A drop in violent crime that's hard to explain
A new study shows major types of crime at a 30-year low - leaving criminologists hopeful, but wary of complacency.
Unexpectedly, the national crime rate has taken another dip.
All the indicators, from the sagging economy to the increase in newly released ex-cons on the street, had led many criminologists to predict the crime rate would go up. But it's not - at least according to the National Crime Victimization Survey (NCVS), released Sunday by the Bureau of Justice Statistics. It found that violent crime and property crime are at a low not seen since 1973.
In 2002, there were 23 violent crimes per 1,000 people, compared with 25 victimizations per 1,000 people in 2001. A decade ago, the victimization rate was twice as high, meaning there's been a 54 percent drop in violent crime since 1993.
While everyone applauds the new figures, they're also wary. They worry that hidden in the good news are harbingers of problems ahead. Top on the list of concerns is complacency, followed by budget cuts. The deficit crunch has prompted local towns and big cities alike to scale back on crime prevention and reduction programs - key factors in the decade-long decline of everything from attempted robbery to rape.
But beyond the concern, some criminologists are willing to venture a theory - not proven, or provable - that might explain this surprising drop. Call it the Sept. 11 effect.
"The only thing that I can think of that can be seen as contributing to a downward trend is some sense of cohesion that's emerging as a result of the terrorist threat or the terrorist reality," says Alfred Blumstein, a noted criminologist from Carnegie Mellon University in Pittsburgh. "Other than that, I don't see much that should be contributing to this decline."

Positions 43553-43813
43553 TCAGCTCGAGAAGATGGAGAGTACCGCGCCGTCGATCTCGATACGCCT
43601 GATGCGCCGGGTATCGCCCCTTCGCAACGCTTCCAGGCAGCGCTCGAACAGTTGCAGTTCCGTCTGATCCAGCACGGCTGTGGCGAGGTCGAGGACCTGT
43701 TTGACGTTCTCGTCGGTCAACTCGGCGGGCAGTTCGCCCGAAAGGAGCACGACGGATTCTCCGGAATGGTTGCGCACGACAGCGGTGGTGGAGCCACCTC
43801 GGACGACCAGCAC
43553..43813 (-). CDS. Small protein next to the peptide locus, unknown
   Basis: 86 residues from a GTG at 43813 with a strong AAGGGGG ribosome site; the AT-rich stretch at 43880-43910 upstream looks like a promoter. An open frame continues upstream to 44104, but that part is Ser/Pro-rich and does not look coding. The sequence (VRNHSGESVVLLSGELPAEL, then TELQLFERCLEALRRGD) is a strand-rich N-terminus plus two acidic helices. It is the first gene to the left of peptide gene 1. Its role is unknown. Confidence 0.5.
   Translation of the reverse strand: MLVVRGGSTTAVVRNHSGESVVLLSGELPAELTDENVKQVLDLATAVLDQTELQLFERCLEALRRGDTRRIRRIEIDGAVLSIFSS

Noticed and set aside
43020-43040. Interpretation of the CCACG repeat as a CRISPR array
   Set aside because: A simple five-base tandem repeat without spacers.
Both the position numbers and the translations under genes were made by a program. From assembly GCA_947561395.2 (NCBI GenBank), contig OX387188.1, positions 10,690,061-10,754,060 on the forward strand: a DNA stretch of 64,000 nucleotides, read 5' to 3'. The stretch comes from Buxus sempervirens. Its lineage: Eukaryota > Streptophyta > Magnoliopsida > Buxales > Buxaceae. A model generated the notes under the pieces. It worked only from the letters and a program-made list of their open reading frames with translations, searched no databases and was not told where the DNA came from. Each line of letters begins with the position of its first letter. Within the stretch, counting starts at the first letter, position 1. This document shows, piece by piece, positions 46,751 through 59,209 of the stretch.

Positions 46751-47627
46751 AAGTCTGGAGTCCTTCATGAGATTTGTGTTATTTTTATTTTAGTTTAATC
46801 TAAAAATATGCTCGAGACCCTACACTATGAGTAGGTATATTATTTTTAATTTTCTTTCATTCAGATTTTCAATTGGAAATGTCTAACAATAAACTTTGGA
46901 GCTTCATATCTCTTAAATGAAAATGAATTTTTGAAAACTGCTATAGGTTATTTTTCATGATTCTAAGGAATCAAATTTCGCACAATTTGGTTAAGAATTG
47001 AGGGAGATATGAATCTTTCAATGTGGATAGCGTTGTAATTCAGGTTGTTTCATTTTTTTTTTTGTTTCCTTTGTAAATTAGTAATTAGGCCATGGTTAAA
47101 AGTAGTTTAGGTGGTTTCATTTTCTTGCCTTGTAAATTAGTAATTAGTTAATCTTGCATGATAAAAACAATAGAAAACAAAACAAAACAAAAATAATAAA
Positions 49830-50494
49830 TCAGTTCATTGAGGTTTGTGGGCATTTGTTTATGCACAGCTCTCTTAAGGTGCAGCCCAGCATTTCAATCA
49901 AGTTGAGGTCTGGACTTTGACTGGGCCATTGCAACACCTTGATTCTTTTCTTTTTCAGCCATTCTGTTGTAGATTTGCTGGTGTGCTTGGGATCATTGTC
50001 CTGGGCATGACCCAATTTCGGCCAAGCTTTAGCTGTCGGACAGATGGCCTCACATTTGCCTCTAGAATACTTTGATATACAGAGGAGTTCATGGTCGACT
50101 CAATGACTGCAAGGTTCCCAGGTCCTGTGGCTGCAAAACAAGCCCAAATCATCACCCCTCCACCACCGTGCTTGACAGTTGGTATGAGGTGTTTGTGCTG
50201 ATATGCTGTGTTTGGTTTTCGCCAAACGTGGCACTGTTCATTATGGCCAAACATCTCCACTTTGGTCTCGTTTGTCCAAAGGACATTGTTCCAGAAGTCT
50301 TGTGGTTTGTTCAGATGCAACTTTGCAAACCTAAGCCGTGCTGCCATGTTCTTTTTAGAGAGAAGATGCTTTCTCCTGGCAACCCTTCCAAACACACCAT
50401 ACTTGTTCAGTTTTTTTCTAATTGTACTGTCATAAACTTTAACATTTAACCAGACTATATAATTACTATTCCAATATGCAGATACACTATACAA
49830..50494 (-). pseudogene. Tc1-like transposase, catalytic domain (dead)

Professor Blumstein, like other criminologists, is quick to list the reasons why the crime rate should be going up. The economy has made it much more difficult for young people to get jobs, so more are out of work and hanging around on the streets. There's also a growing anxiety about the economy and threat of terrorism that could lead some people to resort to drug use. Then there's the diversion of police from walking the beat in the neighborhood to terror functions such as guarding bridges and airports. Add to all of that the fact that states and local governments have been forced to cut back on social services, and you have a prescription for trouble.
And in certain cities, like Minneapolis, Rochester, N.Y., and Washington, D.C., there have been recent spikes in crime, particularly homicides.
The NCVS did find increases in attempted rape and motor-vehicle theft. But overall, it found that in most of the country, the reduction in violent crime rates continue to defy expectations. "It's reason for celebration, yet not a reason to give up working on the problem," says James Fox, a criminologist at Boston's Northeastern University. "When you see very rosy pictures like this, there's a tendency to think crime isn't a problem any more."
That perception, along with the budget crunch facing most states, has prompted nationwide cuts in crime prevention and control programs, police forces, and after-school programs. "That could come back to haunt us," says Professor Fox. "Crime rates don't go down on their own."
The NCVS is one of two major indicators criminologist look at each year. It's based on an ongoing survey of households and tracks how many rapes, sexual assaults, robberies, assaults, and thefts (including motor vehicles and household burglaries) are experienced by residents each year. Over the past decade, it's continued on a steady downward trend.
The other major study is the Uniform Crime Reports (UCR) released by the FBI. They're based on data collected from police departments each year and track seven offenses: homicide, rape, robbery, aggravated assault, burglary, larceny-theft, and motor vehicle theft. The UCR flattened out in 2000 and showed a slight uptick in crime in 2001. "It is striking that we're seeing two different stories for the last two years," says Blumstein.
Criminologists note weaknesses in each survey. Over the past decade, fewer police departments have reported crime statistics to the FBI, forcing researchers to extrapolate national numbers for the UCR from a smaller sample. The NCVS also works from a smaller sample size than it once did. And now more interviews are done over the phone rather than face to face. That, too, could have an impact on overall crime numbers, Blumstein notes: "To the extent that people are more forthcoming in face-to-face interviews with their victimization experience, and less so in a telephone interview, then that could be a factor."
But even with the discrepancies, Blumstein and other criminologists believe there's a reason for "a degree of encouragement" in both reports - as well as a reason to analyze what's actually happening in America. "It opens the question about what's going right," he says.